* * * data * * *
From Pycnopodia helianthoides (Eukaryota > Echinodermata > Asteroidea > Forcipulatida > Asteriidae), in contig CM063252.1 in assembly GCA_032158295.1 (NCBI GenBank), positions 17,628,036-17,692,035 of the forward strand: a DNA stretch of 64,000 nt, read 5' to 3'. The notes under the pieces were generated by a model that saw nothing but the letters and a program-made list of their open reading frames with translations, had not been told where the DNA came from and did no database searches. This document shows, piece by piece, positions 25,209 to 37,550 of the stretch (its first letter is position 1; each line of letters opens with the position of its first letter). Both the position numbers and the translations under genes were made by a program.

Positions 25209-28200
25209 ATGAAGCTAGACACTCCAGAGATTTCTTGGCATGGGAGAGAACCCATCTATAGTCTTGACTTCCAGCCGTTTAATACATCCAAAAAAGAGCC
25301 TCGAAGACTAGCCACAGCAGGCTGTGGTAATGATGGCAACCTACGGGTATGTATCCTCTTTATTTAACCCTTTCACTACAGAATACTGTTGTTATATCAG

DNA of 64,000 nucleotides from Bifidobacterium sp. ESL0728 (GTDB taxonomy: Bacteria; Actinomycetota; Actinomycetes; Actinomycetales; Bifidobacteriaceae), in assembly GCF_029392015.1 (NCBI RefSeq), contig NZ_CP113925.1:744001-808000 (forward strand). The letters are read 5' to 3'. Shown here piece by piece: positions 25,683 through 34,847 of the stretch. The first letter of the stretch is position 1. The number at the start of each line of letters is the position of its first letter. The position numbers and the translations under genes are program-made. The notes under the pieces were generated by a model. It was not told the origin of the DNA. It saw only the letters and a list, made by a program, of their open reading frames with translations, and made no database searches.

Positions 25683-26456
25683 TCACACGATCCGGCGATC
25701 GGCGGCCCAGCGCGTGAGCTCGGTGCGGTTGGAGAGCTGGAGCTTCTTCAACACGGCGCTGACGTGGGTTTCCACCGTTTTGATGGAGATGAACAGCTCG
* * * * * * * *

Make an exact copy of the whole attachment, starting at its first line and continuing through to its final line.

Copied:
From Pycnopodia helianthoides (Eukaryota > Echinodermata > Asteroidea > Forcipulatida > Asteriidae), in contig CM063252.1 in assembly GCA_032158295.1 (NCBI GenBank), positions 17,628,036-17,692,035 of the forward strand: a DNA stretch of 64,000 nt, read 5' to 3'. The notes under the pieces were generated by a model that saw nothing but the letters and a program-made list of their open reading frames with translations, had not been told where the DNA came from and did no database searches. This document shows, piece by piece, positions 25,209 to 37,550 of the stretch (its first letter is position 1; each line of letters opens with the position of its first letter). Both the position numbers and the translations under genes were made by a program.

Positions 25209-28200
25209 ATGAAGCTAGACACTCCAGAGATTTCTTGGCATGGGAGAGAACCCATCTATAGTCTTGACTTCCAGCCGTTTAATACATCCAAAAAAGAGCC
25301 TCGAAGACTAGCCACAGCAGGCTGTGGTAATGATGGCAACCTACGGGTATGTATCCTCTTTATTTAACCCTTTCACTACAGAATACTGTTGTTATATCAG

DNA of 64,000 nucleotides from Bifidobacterium sp. ESL0728 (GTDB taxonomy: Bacteria; Actinomycetota; Actinomycetes; Actinomycetales; Bifidobacteriaceae), in assembly GCF_029392015.1 (NCBI RefSeq), contig NZ_CP113925.1:744001-808000 (forward strand). The letters are read 5' to 3'. Shown here piece by piece: positions 25,683 through 34,847 of the stretch. The first letter of the stretch is position 1. The number at the start of each line of letters is the position of its first letter. The position numbers and the translations under genes are program-made. The notes under the pieces were generated by a model. It was not told the origin of the DNA. It saw only the letters and a list, made by a program, of their open reading frames with translations, and made no database searches.

Positions 25683-26456
25683 TCACACGATCCGGCGATC
25701 GGCGGCCCAGCGCGTGAGCTCGGTGCGGTTGGAGAGCTGGAGCTTCTTCAACACGGCGCTGACGTGGGTTTCCACCGTTTTGATGGAGATGAACAGCTCG